Wednesday, March 04, 2009

Hold the Parade

The ICC has officially issued an arrest warrant for Sudan President Omar al-Bashir, the first time a sitting state leader has been indicted for war crimes.

People are celebrating. But perhaps they shouldn't. International law expert Kevin Jon Heller argues that, by refusing to specifically indict al-Bashir for the crime of genocide, the ICC has effectively absolved him of the allegation:
As I have pointed out before, Article 58 of the Rome Statute required the PTC to issue the arrest warrant if there were “reasonable grounds to believe” that Bashir was responsible for genocide. Not proof beyond a reasonable doubt. Not clear and convincing evidence. Not even more probable than not. Just “reasonable grounds.” That is an extremely low standard of proof — and the PTC is saying that Moreno-Ocampo failed to meet it. That’s a very strong, and very shocking, conclusion. I disagree with those scholars who believe that Moreno-Ocampo would be unable to prove genocide at trial, such as Alex de Waal, but I readily admit that it’s a debatable point. I find it very difficult to believe, however, that the evidence of genocide — the murder of the male members of the tribes, the sexual violence and slow-death conditions in the IDP camps, etc. — doesn’t even establish reasonable grounds to believe that genocide occurred.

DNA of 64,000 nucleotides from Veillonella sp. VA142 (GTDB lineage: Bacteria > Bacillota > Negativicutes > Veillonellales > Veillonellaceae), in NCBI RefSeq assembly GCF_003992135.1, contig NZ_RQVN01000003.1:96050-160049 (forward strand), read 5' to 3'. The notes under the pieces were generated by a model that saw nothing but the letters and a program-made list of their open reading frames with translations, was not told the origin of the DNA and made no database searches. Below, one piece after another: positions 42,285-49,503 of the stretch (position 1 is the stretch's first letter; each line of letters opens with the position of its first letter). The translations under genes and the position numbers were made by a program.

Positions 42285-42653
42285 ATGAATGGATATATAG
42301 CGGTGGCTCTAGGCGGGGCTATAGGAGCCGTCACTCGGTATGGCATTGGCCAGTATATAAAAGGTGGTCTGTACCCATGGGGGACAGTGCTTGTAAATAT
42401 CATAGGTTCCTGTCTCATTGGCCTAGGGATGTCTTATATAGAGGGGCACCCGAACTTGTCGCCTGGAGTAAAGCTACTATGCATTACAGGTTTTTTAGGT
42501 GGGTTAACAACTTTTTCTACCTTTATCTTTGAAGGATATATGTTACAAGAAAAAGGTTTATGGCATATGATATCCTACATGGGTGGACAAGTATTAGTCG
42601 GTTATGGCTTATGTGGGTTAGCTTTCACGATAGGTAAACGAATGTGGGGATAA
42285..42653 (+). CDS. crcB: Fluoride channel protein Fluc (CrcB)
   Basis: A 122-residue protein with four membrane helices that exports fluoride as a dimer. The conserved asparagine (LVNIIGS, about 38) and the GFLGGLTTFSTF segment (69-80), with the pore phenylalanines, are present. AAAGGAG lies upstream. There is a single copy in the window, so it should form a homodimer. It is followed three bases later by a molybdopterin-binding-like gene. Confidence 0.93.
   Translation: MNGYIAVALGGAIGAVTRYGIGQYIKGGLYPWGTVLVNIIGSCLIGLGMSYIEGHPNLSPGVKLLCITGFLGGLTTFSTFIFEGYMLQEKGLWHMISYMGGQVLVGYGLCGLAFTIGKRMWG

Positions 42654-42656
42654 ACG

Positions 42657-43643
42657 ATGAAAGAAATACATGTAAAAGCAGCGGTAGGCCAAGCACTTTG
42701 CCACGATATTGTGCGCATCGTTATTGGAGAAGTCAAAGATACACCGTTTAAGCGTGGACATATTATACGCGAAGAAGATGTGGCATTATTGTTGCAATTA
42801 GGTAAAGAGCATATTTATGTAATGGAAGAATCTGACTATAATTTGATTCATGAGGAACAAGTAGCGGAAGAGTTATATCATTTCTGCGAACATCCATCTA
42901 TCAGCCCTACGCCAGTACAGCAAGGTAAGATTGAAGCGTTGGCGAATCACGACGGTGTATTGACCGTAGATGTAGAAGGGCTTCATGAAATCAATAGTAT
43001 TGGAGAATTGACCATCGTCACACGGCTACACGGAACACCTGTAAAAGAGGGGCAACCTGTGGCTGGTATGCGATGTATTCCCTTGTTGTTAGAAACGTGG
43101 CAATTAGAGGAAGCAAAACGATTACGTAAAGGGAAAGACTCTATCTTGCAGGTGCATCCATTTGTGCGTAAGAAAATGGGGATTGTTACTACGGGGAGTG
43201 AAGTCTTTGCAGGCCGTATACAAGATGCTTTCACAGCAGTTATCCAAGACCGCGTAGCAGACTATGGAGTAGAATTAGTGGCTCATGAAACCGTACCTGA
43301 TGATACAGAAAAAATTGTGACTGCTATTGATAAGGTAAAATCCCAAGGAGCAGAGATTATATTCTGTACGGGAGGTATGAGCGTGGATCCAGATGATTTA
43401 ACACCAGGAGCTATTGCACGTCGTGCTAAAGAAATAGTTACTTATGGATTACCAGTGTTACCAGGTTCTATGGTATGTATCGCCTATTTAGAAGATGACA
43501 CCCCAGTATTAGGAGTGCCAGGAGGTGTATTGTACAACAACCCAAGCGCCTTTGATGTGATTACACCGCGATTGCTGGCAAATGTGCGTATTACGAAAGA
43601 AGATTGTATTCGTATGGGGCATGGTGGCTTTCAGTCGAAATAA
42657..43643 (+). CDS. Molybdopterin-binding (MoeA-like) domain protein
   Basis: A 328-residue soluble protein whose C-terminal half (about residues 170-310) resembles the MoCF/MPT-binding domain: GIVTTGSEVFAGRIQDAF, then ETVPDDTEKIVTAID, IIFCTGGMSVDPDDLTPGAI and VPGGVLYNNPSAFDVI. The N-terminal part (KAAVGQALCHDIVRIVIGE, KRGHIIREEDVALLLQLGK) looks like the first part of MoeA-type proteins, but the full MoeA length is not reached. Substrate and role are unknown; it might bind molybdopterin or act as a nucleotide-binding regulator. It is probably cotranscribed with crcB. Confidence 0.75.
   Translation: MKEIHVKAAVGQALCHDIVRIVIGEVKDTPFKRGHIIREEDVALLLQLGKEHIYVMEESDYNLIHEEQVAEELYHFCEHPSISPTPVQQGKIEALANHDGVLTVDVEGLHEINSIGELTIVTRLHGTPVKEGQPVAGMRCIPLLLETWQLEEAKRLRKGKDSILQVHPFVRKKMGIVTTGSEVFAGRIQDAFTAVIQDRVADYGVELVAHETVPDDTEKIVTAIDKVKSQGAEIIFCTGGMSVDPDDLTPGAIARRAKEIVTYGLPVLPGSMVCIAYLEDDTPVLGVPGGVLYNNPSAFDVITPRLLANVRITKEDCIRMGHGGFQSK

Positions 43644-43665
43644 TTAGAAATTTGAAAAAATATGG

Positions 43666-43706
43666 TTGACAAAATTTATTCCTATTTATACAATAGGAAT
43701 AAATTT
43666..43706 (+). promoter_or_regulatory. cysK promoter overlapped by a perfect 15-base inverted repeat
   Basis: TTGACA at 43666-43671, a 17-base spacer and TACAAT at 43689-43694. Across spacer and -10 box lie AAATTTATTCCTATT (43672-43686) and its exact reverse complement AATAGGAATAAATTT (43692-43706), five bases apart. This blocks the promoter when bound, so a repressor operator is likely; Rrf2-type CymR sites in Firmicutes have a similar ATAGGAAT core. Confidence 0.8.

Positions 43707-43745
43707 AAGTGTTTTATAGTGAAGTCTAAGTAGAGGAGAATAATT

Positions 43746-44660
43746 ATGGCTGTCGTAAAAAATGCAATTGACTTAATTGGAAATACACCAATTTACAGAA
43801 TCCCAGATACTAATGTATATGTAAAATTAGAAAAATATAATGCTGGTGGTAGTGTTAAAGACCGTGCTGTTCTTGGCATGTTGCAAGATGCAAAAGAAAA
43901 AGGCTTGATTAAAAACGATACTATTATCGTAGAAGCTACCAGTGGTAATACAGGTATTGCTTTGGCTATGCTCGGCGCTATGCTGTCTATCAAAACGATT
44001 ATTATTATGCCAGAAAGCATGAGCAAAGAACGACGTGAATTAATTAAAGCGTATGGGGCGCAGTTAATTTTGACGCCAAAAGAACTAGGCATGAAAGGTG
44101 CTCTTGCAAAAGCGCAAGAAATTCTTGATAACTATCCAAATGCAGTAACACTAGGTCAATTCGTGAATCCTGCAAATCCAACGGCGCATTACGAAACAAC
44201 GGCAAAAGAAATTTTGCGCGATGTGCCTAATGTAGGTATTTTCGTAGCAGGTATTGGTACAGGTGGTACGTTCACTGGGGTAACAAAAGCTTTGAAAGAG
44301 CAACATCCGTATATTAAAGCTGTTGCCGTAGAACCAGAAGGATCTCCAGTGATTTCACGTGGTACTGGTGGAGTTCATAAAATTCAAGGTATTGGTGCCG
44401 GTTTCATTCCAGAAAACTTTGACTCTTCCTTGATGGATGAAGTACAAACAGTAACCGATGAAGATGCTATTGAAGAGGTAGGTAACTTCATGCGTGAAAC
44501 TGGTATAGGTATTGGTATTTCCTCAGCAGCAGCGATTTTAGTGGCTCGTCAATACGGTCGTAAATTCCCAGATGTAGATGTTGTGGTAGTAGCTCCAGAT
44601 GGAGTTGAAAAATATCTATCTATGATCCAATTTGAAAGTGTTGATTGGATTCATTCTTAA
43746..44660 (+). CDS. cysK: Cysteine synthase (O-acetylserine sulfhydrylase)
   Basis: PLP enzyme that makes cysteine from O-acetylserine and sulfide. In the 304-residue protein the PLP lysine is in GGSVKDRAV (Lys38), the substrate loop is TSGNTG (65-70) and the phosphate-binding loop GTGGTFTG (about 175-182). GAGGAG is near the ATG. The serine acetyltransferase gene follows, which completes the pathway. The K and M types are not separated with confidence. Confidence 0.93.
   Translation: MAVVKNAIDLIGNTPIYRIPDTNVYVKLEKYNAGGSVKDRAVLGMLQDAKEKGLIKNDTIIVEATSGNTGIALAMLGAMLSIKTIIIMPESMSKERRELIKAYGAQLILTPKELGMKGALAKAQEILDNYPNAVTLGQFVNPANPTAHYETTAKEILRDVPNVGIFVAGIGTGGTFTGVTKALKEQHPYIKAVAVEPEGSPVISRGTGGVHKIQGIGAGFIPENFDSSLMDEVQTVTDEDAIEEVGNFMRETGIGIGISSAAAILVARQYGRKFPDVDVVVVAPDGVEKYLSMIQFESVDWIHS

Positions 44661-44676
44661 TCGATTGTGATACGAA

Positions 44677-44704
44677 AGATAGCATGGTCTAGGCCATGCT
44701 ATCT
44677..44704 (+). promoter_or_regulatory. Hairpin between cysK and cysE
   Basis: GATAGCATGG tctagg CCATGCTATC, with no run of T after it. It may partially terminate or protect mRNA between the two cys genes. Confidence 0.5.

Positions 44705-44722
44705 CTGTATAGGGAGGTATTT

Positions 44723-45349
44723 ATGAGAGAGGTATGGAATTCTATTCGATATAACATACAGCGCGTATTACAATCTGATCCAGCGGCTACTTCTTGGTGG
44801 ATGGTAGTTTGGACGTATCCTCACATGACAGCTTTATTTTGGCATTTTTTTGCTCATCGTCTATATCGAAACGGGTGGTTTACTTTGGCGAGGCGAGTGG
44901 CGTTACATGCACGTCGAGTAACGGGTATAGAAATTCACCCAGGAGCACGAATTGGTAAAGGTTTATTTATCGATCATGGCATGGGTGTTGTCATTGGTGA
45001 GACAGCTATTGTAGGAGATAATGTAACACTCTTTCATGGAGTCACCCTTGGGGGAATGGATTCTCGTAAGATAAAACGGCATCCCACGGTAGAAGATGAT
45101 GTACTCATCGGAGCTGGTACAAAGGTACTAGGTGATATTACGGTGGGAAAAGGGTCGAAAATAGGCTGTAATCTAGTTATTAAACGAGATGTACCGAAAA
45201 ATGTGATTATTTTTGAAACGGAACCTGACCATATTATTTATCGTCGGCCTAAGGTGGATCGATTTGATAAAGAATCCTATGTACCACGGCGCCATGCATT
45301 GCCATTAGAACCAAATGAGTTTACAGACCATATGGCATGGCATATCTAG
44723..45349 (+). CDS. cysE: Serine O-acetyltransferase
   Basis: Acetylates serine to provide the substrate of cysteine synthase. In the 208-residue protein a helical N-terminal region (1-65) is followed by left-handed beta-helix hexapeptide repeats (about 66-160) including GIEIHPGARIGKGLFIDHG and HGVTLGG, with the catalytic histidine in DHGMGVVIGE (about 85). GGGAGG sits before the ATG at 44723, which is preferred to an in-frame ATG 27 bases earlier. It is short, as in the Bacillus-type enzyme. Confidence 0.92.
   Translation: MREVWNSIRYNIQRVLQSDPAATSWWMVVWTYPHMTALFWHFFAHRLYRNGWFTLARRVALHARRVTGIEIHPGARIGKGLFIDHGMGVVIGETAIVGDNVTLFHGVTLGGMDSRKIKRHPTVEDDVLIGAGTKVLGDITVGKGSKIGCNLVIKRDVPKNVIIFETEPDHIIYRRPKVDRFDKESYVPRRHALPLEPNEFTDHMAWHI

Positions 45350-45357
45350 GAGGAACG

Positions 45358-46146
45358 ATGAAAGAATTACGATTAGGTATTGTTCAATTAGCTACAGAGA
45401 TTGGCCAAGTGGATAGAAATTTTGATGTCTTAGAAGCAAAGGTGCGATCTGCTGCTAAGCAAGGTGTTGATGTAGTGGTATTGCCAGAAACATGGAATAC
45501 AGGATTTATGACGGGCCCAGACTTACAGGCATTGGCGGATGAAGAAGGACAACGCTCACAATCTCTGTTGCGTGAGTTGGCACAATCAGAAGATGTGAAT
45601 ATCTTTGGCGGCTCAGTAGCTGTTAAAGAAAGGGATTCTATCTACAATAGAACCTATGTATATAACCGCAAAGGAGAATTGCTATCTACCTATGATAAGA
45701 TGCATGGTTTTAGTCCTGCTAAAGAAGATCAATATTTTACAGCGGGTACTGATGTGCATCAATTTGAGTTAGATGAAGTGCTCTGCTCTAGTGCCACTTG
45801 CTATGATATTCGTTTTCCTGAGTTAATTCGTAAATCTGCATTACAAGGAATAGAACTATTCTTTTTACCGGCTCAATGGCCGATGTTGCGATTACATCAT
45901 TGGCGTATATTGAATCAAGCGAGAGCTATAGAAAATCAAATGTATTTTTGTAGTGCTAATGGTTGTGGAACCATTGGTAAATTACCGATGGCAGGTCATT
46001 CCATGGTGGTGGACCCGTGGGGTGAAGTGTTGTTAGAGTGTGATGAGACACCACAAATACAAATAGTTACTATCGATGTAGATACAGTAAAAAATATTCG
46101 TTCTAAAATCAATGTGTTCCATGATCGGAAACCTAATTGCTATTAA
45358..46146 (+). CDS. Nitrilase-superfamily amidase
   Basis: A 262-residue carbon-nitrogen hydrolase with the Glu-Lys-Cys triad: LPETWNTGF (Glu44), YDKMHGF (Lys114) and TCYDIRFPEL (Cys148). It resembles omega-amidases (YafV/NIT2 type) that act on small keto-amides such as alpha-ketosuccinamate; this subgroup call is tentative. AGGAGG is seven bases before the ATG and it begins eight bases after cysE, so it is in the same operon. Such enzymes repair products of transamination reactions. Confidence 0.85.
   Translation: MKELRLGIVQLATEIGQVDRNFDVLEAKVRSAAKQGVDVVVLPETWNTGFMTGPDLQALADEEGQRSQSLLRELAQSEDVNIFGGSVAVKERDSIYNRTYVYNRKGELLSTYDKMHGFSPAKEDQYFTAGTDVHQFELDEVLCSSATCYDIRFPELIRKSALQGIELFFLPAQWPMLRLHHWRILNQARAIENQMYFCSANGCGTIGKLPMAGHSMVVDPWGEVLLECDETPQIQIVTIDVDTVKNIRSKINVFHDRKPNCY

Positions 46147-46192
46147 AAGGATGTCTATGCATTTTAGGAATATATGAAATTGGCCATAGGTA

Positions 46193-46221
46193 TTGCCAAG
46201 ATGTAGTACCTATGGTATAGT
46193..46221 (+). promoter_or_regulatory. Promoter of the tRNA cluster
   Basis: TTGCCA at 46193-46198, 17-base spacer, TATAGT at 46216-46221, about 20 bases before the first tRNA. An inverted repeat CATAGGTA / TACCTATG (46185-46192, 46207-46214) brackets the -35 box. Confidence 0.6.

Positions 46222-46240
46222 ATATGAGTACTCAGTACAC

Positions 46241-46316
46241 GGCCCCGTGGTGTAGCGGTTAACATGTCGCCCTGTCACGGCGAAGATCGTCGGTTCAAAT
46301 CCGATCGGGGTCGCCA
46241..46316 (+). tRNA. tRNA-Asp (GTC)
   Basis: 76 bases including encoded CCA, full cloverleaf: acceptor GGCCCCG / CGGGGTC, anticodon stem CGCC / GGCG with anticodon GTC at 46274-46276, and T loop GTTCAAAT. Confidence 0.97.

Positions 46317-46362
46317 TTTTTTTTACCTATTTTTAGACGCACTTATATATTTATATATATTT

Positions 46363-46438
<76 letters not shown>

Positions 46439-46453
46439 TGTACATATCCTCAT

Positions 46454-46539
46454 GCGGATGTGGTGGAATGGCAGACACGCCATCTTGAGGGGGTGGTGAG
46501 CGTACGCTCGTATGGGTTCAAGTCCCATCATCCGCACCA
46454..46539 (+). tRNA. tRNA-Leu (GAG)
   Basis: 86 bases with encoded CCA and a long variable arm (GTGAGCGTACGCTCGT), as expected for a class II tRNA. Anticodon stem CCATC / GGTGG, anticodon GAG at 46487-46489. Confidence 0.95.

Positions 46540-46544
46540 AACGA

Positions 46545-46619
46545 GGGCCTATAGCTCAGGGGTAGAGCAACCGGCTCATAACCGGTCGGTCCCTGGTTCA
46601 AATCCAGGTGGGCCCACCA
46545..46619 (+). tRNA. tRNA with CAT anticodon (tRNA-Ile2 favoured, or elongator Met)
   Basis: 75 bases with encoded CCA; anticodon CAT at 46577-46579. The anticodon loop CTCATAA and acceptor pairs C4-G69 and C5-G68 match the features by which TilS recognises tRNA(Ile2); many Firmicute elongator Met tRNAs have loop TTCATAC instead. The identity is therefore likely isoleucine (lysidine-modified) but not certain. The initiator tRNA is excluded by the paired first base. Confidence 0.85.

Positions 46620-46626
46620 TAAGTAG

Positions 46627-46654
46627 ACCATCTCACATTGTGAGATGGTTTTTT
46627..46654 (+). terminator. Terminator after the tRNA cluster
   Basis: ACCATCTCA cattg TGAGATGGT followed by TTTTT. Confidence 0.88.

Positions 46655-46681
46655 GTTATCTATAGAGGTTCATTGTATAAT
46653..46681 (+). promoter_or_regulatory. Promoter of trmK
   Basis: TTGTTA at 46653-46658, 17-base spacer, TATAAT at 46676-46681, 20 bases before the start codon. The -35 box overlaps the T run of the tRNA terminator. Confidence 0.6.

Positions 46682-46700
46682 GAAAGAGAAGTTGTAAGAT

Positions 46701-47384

Normally, refusing to indict does not signal anything about culpability, but that's because indictments normally are discretionary. If Prof. Heller is correct that the indictment for genocide is not supposed to be discretionary so long as there are "reasonable grounds to believe" al-Bashir is liable for genocide, then the ICC is effectively absolving him of all fault. That's a disturbing thought.

Obviously, I'm glad that the ICC has finally taken some action (though I am skeptical that even this will go anywhere). But it is a baby step, and the people of Darfur need and deserve more than that.

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